Story | The Unexpected Business trip to South Korea

The four leaf clover mission

Work sent me to PyeongChang, South Korea for a very special project. For an advertising stunt,  I had the mission to find enough four leaf clovers bunches to cover a whole table (in WINTER)  and then smuggle that table into the Canadian Olympic House.  Crazy eh ? When my boss asked me to start searching I thought she was joking.  I was like, well that’s impossible but I’ll tryI understood it would be even harder than I thought when I started making calls and realized very few people spoke English in South Korea, especially not agricultural producers.  Luckily Sid Lee (the ad agency I use to work for)  was working with a company in Korea at the time and they had a business associate named Pierre helping them communicate with their client.

From Canada, I had to arrange the set up of the table in the Canadian Olympic House and also set up a film crew that would give us high quality images we could use in the video campaign. We were going to do all of this from a distance,  but we came to the conclusion that someone HAD to go to South Korea to make it happen.  The next day I was on a place to Seoul thanking the Universe, and Sid Lee. Believe it or not I accomplished the mission (See proof below).


Since then, every time I think I cannot do something I remember my shamrock adventure in South Korea and I’m like, yup I can do this. I was in South Korea for about a week and although the food in Seoul is absolutely DELICIOUS sometimes you crave a little comfort food. Pierre and I decided to go out for a Korean BBQ meal and I told him how much I would love to have a good glass of wine.  Koreans drink mostly beer and Soju which you could compare to the Korean version of Saké and I found it rare to find wine at the restaurants I went to. Later I found out it's not that wine is rare in South Korea. It actually isn't. But the problem is that, on account of taxes, it is incredibly expensive. If you want to find a decent bottle, you have to be prepared to pay around three times as much as you would in Europe or America. So wine bars tend to cater to richer patrons and it's not surprising that most of them are to be found in the Gangnam/Apgujeong area.  I was only in Seoul for a few days and chose not to go to Gangnam because hanging out in a wealthy, fancy skyscraper neighbourhood is simply not my style.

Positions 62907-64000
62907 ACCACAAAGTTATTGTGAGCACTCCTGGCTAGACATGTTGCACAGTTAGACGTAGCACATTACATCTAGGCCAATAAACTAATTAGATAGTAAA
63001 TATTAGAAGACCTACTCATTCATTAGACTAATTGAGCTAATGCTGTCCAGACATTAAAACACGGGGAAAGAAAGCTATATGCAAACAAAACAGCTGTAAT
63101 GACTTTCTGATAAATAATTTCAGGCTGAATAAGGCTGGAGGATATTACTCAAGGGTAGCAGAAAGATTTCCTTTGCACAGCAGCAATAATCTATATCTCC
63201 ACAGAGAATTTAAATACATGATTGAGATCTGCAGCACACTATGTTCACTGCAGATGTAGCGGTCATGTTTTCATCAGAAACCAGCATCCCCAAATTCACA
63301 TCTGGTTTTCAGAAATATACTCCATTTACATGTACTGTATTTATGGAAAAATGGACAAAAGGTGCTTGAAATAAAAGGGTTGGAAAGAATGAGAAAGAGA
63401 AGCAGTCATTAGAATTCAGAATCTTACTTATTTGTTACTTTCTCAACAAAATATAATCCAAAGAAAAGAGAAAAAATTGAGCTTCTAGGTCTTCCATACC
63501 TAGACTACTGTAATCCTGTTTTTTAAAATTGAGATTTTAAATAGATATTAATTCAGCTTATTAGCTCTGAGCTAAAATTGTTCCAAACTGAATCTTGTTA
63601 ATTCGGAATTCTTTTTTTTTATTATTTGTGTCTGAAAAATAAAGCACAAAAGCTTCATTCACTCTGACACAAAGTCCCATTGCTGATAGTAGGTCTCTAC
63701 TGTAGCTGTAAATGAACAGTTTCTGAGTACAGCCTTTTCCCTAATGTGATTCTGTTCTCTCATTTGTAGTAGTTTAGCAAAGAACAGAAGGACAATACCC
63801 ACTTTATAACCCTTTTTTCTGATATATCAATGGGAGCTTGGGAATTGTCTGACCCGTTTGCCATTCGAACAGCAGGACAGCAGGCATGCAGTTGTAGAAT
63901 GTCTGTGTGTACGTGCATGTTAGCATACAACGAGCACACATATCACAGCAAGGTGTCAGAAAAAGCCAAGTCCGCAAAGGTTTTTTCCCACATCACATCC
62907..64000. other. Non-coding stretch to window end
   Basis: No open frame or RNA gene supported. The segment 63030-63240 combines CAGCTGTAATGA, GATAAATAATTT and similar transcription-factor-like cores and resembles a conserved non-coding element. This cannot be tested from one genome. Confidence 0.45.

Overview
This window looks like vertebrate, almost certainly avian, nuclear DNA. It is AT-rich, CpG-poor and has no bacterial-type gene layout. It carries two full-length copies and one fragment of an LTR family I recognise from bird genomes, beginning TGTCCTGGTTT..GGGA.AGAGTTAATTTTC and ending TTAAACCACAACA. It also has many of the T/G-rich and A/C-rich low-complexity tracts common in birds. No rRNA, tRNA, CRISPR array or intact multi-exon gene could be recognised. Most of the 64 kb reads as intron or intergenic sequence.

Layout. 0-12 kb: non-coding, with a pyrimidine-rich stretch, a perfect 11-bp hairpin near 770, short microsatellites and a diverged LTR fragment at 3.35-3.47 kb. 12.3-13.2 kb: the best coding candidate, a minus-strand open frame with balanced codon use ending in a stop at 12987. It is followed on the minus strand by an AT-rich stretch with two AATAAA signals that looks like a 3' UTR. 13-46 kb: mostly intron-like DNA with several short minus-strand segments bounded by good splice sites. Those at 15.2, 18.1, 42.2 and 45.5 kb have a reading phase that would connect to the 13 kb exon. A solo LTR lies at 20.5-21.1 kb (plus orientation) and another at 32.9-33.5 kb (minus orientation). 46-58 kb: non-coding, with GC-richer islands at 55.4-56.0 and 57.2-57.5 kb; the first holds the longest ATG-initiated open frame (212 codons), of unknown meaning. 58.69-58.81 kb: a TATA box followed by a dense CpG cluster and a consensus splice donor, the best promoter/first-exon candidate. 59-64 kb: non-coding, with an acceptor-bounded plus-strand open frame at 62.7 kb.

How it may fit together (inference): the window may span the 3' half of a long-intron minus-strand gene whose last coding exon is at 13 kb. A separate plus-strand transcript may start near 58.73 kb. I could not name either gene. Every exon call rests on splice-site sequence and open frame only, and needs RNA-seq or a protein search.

Pierre and I finished our meal, left the BBQ place and he said : wanna go for one last drink ? We all know how that ends… He brought me to his friend’s place in Hongdae, aka the coolest neighbourhood I’ve ever set foot in and we ended up at this super cute, feminine and cozy restaurant located on the second floor of a building. We walked in and this beautiful Korean woman seemed very happy to see Pierre. This woman, Su-yeon Lee is a sommelier, wine writer, and wine bar owner who has been working in food and wine industry for 10 years.  He made my dream come true : mhave a delicious glass of wine (or 10)  on my last night in Seoul. 


It was the highlight of my trip. She served me BEAUTIFUL wines and cheeses! She even spoke French.  The place was warm and cozy.  And we ended up drinking 4 bottles of wines, tasting porto, kimchi and smoking cigars inside.